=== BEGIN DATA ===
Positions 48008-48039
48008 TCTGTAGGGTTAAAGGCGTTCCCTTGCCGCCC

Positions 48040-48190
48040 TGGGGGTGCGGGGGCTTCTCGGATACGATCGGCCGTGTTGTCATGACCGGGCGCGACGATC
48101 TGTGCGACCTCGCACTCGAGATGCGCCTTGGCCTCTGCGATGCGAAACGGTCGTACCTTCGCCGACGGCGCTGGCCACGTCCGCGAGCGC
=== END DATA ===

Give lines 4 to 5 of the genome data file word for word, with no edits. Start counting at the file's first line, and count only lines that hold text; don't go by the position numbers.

48040 TGGGGGTGCGGGGGCTTCTCGGATACGATCGGCCGTGTTGTCATGACCGGGCGCGACGATC
48101 TGTGCGACCTCGCACTCGAGATGCGCCTTGGCCTCTGCGATGCGAAACGGTCGTACCTTCGCCGACGGCGCTGGCCACGTCCGCGAGCGC